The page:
Keep your students' published writing pieces from throughout the year and bind them into a finished book. It will be a great keepsake for your kiddos to remember the year they spent with you. Blog post includes a freebie table of contents, dedication page, and about the author page.
Organization is key for this project, so I always start with creating a file folder for each of my students before school starts. I used to store all of my writing pieces by genre but I was always scrambling to assemble the books at the end of the year. Not this year!! Take a few extra minutes to organize by student and it will save you a HUGE headache in the end!
Keep your students' published writing pieces from throughout the year and bind them into a finished book. It will be a great keepsake for your kiddos to remember the year they spent with you. Blog post includes a freebie table of contents, dedication page, and about the author page.
Then, as we publish pieces throughout the year, I add them to each student's file folder in chronological order. We always have a few personal narratives, an information report they write from their own knowledge, a persuasive essay, a literary essay, a fairy tale, and my favorite is their final piece which is a persuasive letter to the next year's grade level stating why they should move onto that grade!

During the last week of school, my students and I head outside so that I can take individual photos of them standing against the brick exterior. I don't know why, but I just love photos of kids in front of a brick wall! I use the photos to make the cover of the books. My students get to choose what color card stock they want for the front and back covers. I glue their photos on the colored paper and laminate the front and back covers.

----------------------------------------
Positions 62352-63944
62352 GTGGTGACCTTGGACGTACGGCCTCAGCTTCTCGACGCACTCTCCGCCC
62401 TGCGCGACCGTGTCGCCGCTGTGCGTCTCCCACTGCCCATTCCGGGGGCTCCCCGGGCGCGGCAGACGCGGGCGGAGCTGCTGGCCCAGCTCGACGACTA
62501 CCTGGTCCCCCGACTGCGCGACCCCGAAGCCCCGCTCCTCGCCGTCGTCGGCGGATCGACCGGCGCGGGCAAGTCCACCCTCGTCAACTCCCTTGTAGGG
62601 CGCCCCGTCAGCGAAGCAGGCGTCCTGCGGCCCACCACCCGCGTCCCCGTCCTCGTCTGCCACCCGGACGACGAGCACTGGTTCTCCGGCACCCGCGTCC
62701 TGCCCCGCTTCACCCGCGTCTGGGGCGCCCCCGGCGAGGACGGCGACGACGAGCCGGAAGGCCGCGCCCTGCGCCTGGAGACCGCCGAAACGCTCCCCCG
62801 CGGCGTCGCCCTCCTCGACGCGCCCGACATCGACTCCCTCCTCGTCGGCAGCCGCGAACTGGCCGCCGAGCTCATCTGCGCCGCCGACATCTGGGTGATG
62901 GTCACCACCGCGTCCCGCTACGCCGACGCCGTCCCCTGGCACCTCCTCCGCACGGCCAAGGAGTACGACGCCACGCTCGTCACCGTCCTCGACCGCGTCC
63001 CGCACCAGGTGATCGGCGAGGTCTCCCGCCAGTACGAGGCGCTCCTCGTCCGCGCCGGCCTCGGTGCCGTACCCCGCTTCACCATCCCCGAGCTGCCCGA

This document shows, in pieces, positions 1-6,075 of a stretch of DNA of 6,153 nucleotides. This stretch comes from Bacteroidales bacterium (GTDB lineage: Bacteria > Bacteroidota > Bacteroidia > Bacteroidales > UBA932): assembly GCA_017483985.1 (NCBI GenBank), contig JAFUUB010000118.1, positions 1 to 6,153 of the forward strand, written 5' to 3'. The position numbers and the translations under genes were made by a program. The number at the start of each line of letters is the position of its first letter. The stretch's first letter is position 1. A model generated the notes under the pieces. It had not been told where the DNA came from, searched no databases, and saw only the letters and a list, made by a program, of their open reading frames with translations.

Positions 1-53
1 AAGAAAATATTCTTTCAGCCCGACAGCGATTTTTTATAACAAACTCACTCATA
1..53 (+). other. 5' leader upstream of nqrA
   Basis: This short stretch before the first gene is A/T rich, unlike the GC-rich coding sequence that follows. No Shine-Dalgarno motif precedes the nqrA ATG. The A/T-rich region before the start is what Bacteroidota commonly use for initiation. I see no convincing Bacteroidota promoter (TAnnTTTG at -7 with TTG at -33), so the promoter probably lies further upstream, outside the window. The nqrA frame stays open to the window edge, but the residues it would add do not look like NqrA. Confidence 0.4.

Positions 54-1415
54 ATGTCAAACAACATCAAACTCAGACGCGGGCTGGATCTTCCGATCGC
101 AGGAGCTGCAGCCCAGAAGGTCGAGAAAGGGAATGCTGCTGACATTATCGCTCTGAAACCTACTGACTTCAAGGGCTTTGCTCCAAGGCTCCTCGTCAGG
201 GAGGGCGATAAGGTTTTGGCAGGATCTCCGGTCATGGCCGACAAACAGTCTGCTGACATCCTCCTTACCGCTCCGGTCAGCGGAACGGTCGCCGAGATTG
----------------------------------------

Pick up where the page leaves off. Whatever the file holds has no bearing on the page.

Before I bind the books, I add a table of contents, dedication, and about the author pages.
Keep your students' published writing pieces from throughout the year and bind them into a finished book. It will be a great keepsake for your kiddos to remember the year they spent with you. Blog post includes a freebie table of contents, dedication page, and about the author page.
Click HERE if you'd like a copy of these pages. 

Lastly, I use my school's comb binder to bind all their stories into books. If you don't have access to a comb binder, you can take the books to an office supply store and get them spiral bound for a few dollars a piece. Yes, it's a little pricey, but the looks on my students' faces when I give them their books is priceless! They chatter excitedly with their classmates, taking a walk down their third grade memory lane. My hope is that these books are stored in a safe place and when my students are "80 years old and all wrinkly" (those are the exact words I use!), they can have a small piece of their childhood to look back at.
Keep your students' published writing pieces from throughout the year and bind them into a finished book. It will be a great keepsake for your kiddos to remember the year they spent with you. Blog post includes a freebie table of contents, dedication page, and about the author page.

For more writing ideas, check out my Pinterest Boards!